Diameter of the 9700 fan has grown from 11cm to 13cm. The device is a centimeter longer, two centimeters higher, and the heat pipes are now a tad thicker. A section of 0.2mm copper plates forms a well-ventilated fan with the large heat exchange surface (5490 square cm, 1.5 times as large as in the 9500 models). Almost the entire surface is effective — both in the center ("rings" of thermal contact with the heat pipes) and at the outer radius.
We should again mention the excellent quality of the contact between the heat pipes, fins, and the heat sink, which minimizes thermal resistance of their contact. And the cast copper base is polished almost like a mirror.
Besides, now it uses a 120mm (instead of 90mm) transparent fan ZM97L with two ball bearings, maximum current drain of 400 mA and blue backlight.
Its rotational speed is also about 2800rpm from the 12V line and drops to 1300rpm from +5V. The CNPS9700 LED is equipped with a 3-pin fan (no PWM features) that comes with FanMate2 (manual rpm control).
It's a multi-socket cooler, but it may be followed by the LGA775 modification with a PWM fan.
The cooler is mounted on the motherboard just like the 9500 models (the retention modules are actually interchangeable): a special metal bracket that presses the center of the cooler base
either to two holes on the motherboard with an AMD processor or to a plastic frame for LGA775, which is secured on the back side of the board to a counter frame with four screws.
The cooler is pressed tight to a processor, but the PCB is not distorted much. The cooler can be installed in any of the four possible orientations (there is a recess in the upper frame for the LGA775 lever),
but the most optimal orientation is when the air is taken from the front of the PC case and is driven out of the cooler right into vent holes on the rear panel. In this case you can actually remove a rear panel fan, which drives the hot air from a PC case, because the 12cm fan in the CNPS9700 LED cooler does this job.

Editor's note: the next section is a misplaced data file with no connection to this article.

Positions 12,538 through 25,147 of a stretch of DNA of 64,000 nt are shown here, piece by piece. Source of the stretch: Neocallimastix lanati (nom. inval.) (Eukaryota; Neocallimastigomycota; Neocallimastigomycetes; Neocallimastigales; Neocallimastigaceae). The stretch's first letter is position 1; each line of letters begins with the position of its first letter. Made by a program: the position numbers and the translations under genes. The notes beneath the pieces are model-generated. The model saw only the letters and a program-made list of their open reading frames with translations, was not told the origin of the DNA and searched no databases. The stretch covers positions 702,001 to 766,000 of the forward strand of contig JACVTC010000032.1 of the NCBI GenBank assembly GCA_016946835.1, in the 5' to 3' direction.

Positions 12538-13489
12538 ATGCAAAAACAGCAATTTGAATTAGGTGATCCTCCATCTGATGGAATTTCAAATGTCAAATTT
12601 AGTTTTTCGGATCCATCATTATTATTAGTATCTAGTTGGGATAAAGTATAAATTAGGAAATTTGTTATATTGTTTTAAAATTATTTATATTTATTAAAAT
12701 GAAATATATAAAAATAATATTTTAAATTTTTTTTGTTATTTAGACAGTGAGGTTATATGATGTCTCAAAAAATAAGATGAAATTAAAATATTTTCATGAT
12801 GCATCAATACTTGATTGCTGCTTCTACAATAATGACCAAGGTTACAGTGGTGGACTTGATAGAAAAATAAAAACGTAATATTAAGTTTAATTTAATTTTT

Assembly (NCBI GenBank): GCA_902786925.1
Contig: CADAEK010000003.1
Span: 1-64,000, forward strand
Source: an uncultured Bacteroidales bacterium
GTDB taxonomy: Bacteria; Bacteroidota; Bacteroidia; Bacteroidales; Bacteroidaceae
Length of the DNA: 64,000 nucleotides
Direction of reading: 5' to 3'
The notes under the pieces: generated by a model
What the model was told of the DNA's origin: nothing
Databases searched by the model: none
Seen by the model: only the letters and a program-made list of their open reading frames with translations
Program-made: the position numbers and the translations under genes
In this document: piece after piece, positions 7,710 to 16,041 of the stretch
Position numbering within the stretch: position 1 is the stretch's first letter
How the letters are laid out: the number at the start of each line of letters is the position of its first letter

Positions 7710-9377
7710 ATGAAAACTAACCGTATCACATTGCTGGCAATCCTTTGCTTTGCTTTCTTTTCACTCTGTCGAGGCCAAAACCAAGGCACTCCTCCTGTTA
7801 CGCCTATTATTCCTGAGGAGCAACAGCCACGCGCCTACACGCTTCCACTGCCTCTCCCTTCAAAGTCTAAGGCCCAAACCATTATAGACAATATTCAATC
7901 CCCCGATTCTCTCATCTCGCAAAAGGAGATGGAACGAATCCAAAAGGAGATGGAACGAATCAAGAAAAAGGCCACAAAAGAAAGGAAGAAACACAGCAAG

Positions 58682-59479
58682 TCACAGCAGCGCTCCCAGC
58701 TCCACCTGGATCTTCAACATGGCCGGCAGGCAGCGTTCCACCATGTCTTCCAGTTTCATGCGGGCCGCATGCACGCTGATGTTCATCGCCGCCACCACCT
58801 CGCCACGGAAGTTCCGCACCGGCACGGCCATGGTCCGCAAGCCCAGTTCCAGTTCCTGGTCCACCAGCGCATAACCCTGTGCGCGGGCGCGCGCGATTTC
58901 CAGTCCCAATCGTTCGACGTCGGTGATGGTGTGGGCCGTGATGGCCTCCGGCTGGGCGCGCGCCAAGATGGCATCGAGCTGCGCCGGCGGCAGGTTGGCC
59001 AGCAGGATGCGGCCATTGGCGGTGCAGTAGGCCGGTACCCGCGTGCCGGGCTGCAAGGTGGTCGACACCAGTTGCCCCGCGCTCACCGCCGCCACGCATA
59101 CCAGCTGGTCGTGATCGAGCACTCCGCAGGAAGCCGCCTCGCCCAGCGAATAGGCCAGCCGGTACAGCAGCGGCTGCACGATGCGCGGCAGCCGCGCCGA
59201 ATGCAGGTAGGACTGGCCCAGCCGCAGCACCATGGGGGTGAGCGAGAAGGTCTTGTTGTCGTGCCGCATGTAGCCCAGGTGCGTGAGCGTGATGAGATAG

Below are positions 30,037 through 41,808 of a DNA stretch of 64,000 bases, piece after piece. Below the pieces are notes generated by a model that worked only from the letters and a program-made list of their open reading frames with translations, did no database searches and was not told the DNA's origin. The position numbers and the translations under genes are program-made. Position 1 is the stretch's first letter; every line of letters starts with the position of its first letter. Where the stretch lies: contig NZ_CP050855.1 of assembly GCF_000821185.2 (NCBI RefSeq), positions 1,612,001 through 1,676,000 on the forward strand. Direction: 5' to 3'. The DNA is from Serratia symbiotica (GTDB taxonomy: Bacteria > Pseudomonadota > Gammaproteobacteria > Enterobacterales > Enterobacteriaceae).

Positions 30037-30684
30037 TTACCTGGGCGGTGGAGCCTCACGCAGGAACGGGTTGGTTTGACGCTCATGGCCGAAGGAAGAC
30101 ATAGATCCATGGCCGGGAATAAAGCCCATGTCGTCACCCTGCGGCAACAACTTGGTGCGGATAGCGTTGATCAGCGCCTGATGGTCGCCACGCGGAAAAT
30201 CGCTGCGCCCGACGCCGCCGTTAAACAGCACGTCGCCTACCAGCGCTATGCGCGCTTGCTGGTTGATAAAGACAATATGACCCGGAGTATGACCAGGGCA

The cooler is shipped in a nice semitransparent box.
Zalman CNPS9700 LED is bundled with a retention module, FanMate2, as well as a detailed installation guide
and a new thermal compound — Super Thermal Grease ZM-STG1 used in all our tests.
It differs from the typical Zalman thermal compound in a white tube not only in color (dark grey instead of white), but also in thickness — it's much more fluid than usual (that's why it is shipped in a glass vial with a brush, like nail polish). It contributes to better contact between the cooler base and the CPU (narrower gap and fewer micro bubbles). Unfortunately, the manufacturer does not publish the composition of this paste (judging by the color, it may contain micro power of aluminum nitride), but its main characteristics are published on the official web site. According to Zalman, ZM-STG1 reduces CPU temperature by another several degrees.
* * *
Besides, our list of contenders includes three more coolers:
1. GlacialTech Igloo 5700 MC based on heat pipes. It's an all-aluminum heatsink with a massive base and a high-speed fan. It demonstrated very good (ones of the best) heat emission results in our previous reviews, partially due to very tight contact with a processor.
2. "The old lion" — famous copper cooler Zalman CNPS7000-Cu, which gave rise to an entire series of copper coolers from this company (it was an ancestor of the 9500 model and some others). Its fan is similar to the one installed in the CNPS9500 AT. I raised the retention bracket a little, in order to fix this cooler well on the plastic frame from the CNPS9500 on LGA775 Socket. That is this old model can be also used for LGA775 (only minor modifications are required).
These two coolers will also be used as good reference points for comparison of new products with other solutions, tested in other testbeds.
3. The new original cooler Mars from Cooler Master, we'll review it in detail in the next article of this series.